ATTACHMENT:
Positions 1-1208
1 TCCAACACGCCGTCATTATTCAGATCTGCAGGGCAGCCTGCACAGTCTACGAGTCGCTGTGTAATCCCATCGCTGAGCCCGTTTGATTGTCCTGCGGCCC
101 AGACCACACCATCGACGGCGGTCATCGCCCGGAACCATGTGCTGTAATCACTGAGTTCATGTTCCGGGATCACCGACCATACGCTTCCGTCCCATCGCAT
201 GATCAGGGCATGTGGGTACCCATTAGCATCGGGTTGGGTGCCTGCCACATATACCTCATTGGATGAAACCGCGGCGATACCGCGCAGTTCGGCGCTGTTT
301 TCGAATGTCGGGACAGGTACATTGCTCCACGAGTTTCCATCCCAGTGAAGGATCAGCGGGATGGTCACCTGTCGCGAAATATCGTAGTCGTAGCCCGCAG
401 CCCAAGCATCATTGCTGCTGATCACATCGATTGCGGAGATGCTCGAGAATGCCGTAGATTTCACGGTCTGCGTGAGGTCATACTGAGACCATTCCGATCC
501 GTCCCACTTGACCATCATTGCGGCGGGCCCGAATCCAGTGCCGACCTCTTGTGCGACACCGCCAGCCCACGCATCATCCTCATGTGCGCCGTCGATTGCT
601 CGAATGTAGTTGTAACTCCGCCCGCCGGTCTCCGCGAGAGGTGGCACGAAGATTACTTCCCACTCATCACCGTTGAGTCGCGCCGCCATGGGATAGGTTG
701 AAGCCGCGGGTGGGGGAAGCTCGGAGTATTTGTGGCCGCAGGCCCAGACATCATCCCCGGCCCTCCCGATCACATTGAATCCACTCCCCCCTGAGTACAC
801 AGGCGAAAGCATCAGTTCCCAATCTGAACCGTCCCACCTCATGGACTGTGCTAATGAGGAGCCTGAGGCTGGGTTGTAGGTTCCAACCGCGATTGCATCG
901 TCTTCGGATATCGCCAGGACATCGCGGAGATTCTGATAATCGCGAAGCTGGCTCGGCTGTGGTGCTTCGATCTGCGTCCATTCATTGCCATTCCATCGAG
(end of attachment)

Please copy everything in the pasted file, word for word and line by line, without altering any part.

Positions 1-1208
1 TCCAACACGCCGTCATTATTCAGATCTGCAGGGCAGCCTGCACAGTCTACGAGTCGCTGTGTAATCCCATCGCTGAGCCCGTTTGATTGTCCTGCGGCCC
101 AGACCACACCATCGACGGCGGTCATCGCCCGGAACCATGTGCTGTAATCACTGAGTTCATGTTCCGGGATCACCGACCATACGCTTCCGTCCCATCGCAT
201 GATCAGGGCATGTGGGTACCCATTAGCATCGGGTTGGGTGCCTGCCACATATACCTCATTGGATGAAACCGCGGCGATACCGCGCAGTTCGGCGCTGTTT
301 TCGAATGTCGGGACAGGTACATTGCTCCACGAGTTTCCATCCCAGTGAAGGATCAGCGGGATGGTCACCTGTCGCGAAATATCGTAGTCGTAGCCCGCAG
401 CCCAAGCATCATTGCTGCTGATCACATCGATTGCGGAGATGCTCGAGAATGCCGTAGATTTCACGGTCTGCGTGAGGTCATACTGAGACCATTCCGATCC
501 GTCCCACTTGACCATCATTGCGGCGGGCCCGAATCCAGTGCCGACCTCTTGTGCGACACCGCCAGCCCACGCATCATCCTCATGTGCGCCGTCGATTGCT
601 CGAATGTAGTTGTAACTCCGCCCGCCGGTCTCCGCGAGAGGTGGCACGAAGATTACTTCCCACTCATCACCGTTGAGTCGCGCCGCCATGGGATAGGTTG
701 AAGCCGCGGGTGGGGGAAGCTCGGAGTATTTGTGGCCGCAGGCCCAGACATCATCCCCGGCCCTCCCGATCACATTGAATCCACTCCCCCCTGAGTACAC
801 AGGCGAAAGCATCAGTTCCCAATCTGAACCGTCCCACCTCATGGACTGTGCTAATGAGGAGCCTGAGGCTGGGTTGTAGGTTCCAACCGCGATTGCATCG
901 TCTTCGGATATCGCCAGGACATCGCGGAGATTCTGATAATCGCGAAGCTGGCTCGGCTGTGGTGCTTCGATCTGCGTCCATTCATTGCCATTCCATCGAG